by David Jackson, USA TODAY
President Obama has often found himself in the middle when it comes to gun control.
Gun control advocates have long questioned what they call Obama's inactivity on the issue, and their demands for new laws are amping up after the Friday shooting that killed 20 children and six adults at an elementary school in Connecticut.
Yet, the National Rifle Association and other gun owners' groups have claimed for just as long that Obama has some sort of secret plan for more gun restrictions.
In February, NRA Executive Vice President Wayne LaPierre said: "All that first term, lip service to gun owners is just part of a massive Obama conspiracy to deceive voters and hide his true intentions to destroy the Second Amendment during his second term."
Gun control supporters scoff at those attacks, and are now demanding Obama do something in the wake of the tragedy.
Sen. Dianne Feinstein, D-Calif., told NBC's Meet The Press that she will introduce a bill this week to revive the assault weapons ban.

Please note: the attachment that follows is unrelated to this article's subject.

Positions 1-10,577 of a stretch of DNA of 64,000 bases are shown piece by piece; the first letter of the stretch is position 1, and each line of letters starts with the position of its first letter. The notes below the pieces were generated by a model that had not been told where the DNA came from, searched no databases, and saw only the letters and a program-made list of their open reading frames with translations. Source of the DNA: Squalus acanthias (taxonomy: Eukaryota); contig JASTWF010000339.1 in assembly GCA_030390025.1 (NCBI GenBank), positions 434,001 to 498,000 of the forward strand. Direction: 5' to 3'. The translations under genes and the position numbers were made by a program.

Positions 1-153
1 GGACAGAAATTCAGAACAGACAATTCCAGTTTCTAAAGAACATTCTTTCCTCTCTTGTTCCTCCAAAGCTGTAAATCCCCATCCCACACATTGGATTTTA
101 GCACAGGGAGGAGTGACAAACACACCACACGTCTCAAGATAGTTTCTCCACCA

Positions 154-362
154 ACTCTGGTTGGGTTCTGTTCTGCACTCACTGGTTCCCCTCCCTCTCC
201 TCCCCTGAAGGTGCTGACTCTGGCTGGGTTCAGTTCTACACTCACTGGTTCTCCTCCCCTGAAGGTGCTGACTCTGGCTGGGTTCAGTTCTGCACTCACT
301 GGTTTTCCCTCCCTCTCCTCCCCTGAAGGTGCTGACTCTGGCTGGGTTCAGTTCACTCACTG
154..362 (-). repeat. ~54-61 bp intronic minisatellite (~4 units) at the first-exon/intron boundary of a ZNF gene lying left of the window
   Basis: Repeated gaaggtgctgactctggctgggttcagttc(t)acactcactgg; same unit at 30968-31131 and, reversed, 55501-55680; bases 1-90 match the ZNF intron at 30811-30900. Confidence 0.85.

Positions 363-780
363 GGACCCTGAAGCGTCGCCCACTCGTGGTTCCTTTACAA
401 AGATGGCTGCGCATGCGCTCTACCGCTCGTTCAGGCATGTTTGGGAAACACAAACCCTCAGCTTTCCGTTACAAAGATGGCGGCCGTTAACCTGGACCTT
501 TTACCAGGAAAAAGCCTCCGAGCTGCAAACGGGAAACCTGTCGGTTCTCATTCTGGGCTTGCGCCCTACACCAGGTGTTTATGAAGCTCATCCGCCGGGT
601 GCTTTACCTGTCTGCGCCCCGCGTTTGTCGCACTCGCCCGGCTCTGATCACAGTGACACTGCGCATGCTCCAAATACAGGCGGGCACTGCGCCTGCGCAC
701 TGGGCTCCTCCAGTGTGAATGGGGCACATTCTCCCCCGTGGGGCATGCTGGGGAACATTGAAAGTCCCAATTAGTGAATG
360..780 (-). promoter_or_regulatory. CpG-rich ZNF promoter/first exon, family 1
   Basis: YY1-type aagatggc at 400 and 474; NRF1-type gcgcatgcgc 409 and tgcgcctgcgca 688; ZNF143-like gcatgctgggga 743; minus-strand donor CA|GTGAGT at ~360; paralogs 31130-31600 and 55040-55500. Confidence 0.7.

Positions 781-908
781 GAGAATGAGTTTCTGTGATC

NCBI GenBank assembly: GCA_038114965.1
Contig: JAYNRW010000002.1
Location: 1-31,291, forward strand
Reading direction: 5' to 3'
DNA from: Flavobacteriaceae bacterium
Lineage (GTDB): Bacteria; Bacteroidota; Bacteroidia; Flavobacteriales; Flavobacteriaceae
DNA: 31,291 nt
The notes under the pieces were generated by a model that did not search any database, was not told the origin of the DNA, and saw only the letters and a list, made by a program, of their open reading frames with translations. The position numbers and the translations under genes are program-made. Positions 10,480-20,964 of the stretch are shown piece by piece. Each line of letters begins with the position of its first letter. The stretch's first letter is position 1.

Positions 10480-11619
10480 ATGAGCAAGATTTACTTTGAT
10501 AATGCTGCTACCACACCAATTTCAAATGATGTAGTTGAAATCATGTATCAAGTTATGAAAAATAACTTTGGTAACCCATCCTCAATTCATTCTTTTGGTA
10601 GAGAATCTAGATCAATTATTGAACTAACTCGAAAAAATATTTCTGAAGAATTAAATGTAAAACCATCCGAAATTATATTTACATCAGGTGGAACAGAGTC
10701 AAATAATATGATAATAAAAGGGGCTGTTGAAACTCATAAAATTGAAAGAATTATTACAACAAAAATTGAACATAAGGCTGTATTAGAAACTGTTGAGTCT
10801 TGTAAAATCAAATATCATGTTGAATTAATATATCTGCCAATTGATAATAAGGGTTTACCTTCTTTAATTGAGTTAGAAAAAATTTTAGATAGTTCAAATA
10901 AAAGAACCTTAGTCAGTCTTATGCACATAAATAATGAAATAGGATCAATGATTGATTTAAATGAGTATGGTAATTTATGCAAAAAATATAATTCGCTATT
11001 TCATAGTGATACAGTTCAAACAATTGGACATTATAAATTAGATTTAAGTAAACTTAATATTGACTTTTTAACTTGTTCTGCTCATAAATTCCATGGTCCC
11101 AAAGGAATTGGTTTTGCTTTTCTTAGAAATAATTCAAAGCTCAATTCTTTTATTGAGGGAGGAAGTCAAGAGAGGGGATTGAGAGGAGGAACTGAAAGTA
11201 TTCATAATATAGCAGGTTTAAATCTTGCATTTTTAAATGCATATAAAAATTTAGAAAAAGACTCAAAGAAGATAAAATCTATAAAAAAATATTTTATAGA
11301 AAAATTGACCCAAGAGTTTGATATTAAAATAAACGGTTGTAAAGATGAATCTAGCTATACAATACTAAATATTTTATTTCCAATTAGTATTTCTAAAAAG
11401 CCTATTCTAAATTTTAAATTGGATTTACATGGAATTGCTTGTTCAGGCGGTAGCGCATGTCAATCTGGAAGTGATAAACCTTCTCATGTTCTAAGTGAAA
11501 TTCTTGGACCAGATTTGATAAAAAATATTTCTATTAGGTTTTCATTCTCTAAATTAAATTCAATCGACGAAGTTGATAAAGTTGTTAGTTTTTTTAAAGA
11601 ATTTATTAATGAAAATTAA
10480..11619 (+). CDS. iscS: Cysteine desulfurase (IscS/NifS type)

New York City Mayor Michael Bloomberg, on the same program, said: "The president is the one who has to lead this ... The president campaigned in '08 on an assault weapon ban."
Bloomberg also criticized Obama's initial statements on the shootings as too tepid.
In his Saturday radio address, Obama said, "we have to come together and take meaningful action to prevent more tragedies like this, regardless of the politics."
Obama didn't specify what he means by "meaningful action," but that is likely to change in the days ahead.
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